Results: We included 35 patients, 26 (74%) males with a median age of 68 [IQR 57– 71] years. Of those 16 (45%) were COVID-19 positive. We analyzed 150 CRRT circuits: 77 (51.3%) in the C19 group and 73 (48.7%) in the control group. Compared to patients in the control group, those in the C19 group had a significantly shorter median circuit lifespan (57 [49.0 – 66.0] versus 68 [66 – 71] hours, p = 0.016). They had a lower median urea (T1 27.5 vs 31.4; T2 26.8 vs 32.6; T3 27.3 vs 30.4 and T4 26.4 vs 30.7 ml/kg/h, all p < 0.05) and creatinine (T1 22.7 vs 24.7; T2 23.0 vs 24.5; T3 20.4 vs 22.9 and T4 21.3 vs 22.8 ml/kg/h, respective p values: 0.03, 0.02, 0.06 and 0.08) clearance at all study time points. However, there was no difference in β2-microglobulin’s clearance between the two groups (respective p values: 0.6, 1.0, 0.8 and 0.7).
Conclusion: Patients with COVID-19 disease had a shorter CRRT circuit lifetime and a lower urea and creatinine clearance. The magnitude of this difference was, however, limited and further studies are required to explore clinical implications of such differences.
Prospective observational study on Health Care Worker Exposure to Sevoflurane and Isoflurane during postoperative Sedation with the Anaesthetic Conserving Device (AnaConDa®) - a safe option during intravenous sedative shortage in COVID-19 pandemic
Background: Volatile anaesthetic agents have been used in the intensive care unit (ICU) setting as sedative due to favorable pharmacokinetics. Worldwide shortage of invtravenous sedatives during the actual COVID-19 pandemic has emphasised volatiles as a valuable alternative for ICU sedation. Nevertheless, the use of volatile sedation has been limited by difficulties on safety concerns over environmental pollution and staff exposure in an ICU. The aim of the study was to evaluate occupational exposure levels to sevoflurane and isoflurane during the use of Anaesthetic Conserving Device (AnaConDa®).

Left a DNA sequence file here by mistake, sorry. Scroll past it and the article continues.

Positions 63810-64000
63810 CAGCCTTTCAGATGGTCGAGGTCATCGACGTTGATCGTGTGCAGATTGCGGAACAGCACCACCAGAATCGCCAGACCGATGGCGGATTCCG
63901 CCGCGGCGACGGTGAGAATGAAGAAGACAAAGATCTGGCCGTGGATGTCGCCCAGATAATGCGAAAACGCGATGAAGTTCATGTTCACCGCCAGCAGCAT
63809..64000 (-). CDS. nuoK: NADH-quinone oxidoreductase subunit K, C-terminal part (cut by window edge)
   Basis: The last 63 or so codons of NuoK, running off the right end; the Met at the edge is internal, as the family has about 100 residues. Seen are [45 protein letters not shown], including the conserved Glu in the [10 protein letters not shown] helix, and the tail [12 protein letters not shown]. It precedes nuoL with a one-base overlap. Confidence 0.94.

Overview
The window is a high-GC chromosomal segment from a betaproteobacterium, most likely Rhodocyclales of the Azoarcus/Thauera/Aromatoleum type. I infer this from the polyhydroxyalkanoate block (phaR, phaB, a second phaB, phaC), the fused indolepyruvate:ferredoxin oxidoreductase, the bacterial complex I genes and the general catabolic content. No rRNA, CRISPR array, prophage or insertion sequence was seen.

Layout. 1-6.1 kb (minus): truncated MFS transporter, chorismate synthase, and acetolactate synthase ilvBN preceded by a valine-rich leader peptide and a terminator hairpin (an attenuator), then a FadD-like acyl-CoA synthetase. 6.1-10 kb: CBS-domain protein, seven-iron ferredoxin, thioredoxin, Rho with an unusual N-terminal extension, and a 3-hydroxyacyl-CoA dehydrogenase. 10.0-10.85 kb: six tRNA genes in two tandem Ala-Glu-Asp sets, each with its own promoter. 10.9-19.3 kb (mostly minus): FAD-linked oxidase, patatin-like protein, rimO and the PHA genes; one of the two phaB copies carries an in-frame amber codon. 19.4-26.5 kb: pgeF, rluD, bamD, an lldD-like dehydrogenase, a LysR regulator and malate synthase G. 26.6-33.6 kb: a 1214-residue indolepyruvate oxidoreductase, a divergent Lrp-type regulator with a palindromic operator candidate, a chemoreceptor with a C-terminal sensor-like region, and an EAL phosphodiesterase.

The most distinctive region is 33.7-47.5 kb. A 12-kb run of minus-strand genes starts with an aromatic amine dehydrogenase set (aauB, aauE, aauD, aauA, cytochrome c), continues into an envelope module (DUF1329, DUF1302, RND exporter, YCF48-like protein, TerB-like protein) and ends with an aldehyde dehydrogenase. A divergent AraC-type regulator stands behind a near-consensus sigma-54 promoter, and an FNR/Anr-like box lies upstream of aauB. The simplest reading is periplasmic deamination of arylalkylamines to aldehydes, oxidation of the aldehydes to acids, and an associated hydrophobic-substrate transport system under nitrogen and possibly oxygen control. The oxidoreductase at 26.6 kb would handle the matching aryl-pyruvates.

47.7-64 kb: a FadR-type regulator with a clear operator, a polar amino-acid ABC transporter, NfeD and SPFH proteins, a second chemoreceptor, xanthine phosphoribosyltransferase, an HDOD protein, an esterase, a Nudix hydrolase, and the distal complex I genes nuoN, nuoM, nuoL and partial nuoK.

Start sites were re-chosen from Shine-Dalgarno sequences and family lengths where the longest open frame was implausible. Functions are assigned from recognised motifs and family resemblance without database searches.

Methods: A prospective observational study on occupational exposure was conducted in a cardiovascular ICU at the University Hospital of Zurich 2008, 2011 and 2016 on post-conditioning in cardiac patients. Concentrations of either sevoflurane or isoflurane were measured in indoor air at the sites of volatile sedation using photoacoustic spectroscopy during volatile sedation with sevoflurane and isoflurane applied by AnaConDa®. Measured gas concentrations were extrapolated and interpreted in accordance with current legal guidelines and allowed workplace concentrations. In addition, the nursing work cycle at bedside was logged in a standardized manner in order to correlate specific staff activities with measured anaesthetic gas concentrations.
Results: Sevoflurane and isoflurane concentrations were measured in three series over a cumulative operating time of the AnaConDa® system of more than 400 hours at eight patients. Concentrations mean values for an eight-hour shift for health care stuff never exceeded the bedside air concentration of 1 part per million [ppm] and the exposition of the health care stuff was less than 10% of the workplace limit values for sevoflurane (10 ppm) and isoflurane (10 ppm). The maximum measured concentration during regular tasks was 18.2 ppm during exchange of the AnaconDa® filter. Higher concentrations only could be measured close to the waste gas absorber CONTRAfluran® the exhaust of the oxygenator and the patient gas monitor. No one of the measured peaks had an impact on the mean eight-hour workplace exposure or exceeds the time limited short-term exposure limit neither for sevoflurane nor isoflurane.
Conclusion: Volatile sedation via AnaConDa® appears to be justifiable in terms of the contamination indoor air on the ICU if the device is handled correctly. Occupational exposure can be reduced by gas extraction systems or scavenging
SGI/SSMI Young Investigator Research Grant 2021 – PENGUIN-Trial